UNDER SECRETARY GLASSMAN:  Now, we have to work with those governments.  And let me also just say, there’s a difference on an operational level between public – what we do in public diplomacy and what is often done in official diplomacy.  We are communicating and engaging at the level of the public, not at the level of officials.  So you know, it certainly is possible that some of these governments will not be all that happy that – at what we’re doing, but that’s what we do in public diplomacy.

QUESTION:  Well, that’s fair enough.  But you still – if you – it may be official diplomacy, official government-to-government diplomacy to press for reform here, but here now you’re getting involved in something that you have zero control over at all.  I mean, these group – any one of these groups could suddenly decide to, you know, turn violent or something like that.  I’m just wondering if anyone has given any thought to the risk involved in kind of, you know, setting this thing up.

UNDER SECRETARY GLASSMAN:  Well, I don’t think there’s a risk that individual organizations are going to turn violent.  I mean, the organizations we have chosen specifically because they have a record of nonviolence.  But I will say this, absolutely, that what we are doing in social networking, we in Public Diplomacy – and I don’t want to speak for Sean, but I think this is also true in Public Affairs – involves more risk than the conventional approach which is isn’t the United States wonderful, here’s what we’re doing, listen to us.  And our feeling is in Public Diplomacy that that is an approach that has limited application in today’s world.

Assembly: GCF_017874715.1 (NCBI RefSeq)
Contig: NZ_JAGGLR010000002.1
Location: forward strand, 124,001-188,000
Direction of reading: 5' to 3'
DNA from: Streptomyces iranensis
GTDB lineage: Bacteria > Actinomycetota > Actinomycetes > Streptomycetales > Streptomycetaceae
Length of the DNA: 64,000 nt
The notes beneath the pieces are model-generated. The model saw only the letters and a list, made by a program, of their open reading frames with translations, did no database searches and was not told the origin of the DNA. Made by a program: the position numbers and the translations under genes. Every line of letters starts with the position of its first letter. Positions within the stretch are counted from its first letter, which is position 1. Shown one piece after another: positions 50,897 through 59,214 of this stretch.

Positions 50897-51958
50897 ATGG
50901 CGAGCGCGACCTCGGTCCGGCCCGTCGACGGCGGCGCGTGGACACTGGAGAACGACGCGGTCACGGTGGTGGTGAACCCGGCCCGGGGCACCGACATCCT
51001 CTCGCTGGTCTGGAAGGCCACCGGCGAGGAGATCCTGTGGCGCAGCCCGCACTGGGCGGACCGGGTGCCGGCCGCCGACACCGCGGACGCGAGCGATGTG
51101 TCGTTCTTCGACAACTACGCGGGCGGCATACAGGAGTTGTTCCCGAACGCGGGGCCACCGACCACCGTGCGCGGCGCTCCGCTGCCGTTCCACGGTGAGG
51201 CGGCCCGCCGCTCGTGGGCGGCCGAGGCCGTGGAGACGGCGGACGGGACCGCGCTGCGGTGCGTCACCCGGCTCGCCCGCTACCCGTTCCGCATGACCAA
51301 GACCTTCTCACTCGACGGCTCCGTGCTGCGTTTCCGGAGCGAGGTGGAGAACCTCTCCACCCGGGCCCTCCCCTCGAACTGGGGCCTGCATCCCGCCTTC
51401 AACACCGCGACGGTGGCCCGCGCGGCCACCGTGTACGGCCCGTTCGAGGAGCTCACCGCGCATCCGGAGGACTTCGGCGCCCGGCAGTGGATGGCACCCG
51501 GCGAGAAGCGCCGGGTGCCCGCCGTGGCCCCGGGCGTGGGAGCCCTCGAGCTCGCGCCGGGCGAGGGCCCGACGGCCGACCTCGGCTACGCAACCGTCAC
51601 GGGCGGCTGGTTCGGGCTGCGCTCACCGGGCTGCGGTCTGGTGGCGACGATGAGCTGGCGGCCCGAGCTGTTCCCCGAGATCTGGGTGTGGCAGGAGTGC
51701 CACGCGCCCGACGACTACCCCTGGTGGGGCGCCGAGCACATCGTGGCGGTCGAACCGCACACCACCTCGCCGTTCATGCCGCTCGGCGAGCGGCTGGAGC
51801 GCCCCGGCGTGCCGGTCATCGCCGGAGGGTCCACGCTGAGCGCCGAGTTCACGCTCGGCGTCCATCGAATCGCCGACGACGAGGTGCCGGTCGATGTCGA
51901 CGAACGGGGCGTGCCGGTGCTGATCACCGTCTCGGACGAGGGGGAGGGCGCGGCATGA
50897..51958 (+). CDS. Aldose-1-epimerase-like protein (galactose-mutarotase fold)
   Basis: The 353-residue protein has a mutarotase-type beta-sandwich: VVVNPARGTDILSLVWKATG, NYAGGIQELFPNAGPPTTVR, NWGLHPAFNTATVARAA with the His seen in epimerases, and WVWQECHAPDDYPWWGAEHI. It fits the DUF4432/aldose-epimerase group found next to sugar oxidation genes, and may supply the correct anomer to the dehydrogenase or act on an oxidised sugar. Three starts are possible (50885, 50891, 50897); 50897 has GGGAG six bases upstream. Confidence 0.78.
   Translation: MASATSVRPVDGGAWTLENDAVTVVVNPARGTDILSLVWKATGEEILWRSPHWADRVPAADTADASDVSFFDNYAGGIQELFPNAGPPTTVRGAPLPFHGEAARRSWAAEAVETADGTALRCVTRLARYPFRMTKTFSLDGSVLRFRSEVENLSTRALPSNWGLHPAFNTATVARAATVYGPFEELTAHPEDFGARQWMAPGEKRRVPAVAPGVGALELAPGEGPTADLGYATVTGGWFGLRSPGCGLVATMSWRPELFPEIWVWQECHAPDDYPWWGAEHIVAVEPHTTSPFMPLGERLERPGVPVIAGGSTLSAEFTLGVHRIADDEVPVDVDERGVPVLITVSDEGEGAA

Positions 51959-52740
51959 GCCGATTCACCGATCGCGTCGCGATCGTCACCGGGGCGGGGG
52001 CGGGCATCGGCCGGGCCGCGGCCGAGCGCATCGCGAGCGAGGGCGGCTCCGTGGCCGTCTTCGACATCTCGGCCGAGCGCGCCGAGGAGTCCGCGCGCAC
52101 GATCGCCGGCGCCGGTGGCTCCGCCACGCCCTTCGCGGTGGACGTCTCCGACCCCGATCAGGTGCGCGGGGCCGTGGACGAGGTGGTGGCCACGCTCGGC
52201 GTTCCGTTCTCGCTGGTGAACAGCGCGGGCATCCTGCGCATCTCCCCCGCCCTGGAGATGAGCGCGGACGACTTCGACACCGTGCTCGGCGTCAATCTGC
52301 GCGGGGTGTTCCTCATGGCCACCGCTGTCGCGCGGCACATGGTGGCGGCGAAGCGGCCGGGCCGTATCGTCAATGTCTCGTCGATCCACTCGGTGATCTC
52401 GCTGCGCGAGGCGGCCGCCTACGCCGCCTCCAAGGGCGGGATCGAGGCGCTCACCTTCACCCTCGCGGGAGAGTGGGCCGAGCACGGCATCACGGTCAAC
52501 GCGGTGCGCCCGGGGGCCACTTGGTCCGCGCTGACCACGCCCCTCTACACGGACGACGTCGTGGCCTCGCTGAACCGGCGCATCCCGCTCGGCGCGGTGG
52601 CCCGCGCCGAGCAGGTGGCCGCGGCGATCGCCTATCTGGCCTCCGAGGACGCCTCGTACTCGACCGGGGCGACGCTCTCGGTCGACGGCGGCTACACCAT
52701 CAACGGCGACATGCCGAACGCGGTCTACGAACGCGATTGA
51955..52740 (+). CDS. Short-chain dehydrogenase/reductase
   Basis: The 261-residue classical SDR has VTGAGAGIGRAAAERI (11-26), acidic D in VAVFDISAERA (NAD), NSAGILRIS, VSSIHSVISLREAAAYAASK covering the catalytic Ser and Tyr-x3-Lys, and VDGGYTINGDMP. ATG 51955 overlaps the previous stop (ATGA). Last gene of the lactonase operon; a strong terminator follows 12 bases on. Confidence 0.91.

People want to talk, people want to debate.  And we think ultimately that’s a comparative advantage that we have over the bad guys.  So we want them to talk, we want them to debate.  And we are fully aware that the trail that they go down, while I don’t think it’s going to be violent, may be not exactly what we want to see as far as our policy is concerned.  But we think that is well worth the risk.


QUESTION:  And who will decide going forward who will get involved in this alliance? Because, you know, you do have youth groups say, like, I think it’s called Nashi, in Russia, which you know, has staged street protests around the Estonian Embassy and I think even around the American Embassy, which might not be looked on favorably by this government, and who have also used – I mean, I don’t know if Nashi organized it, but there were cyber attacks on Estonian sites, you know, coming from Russia.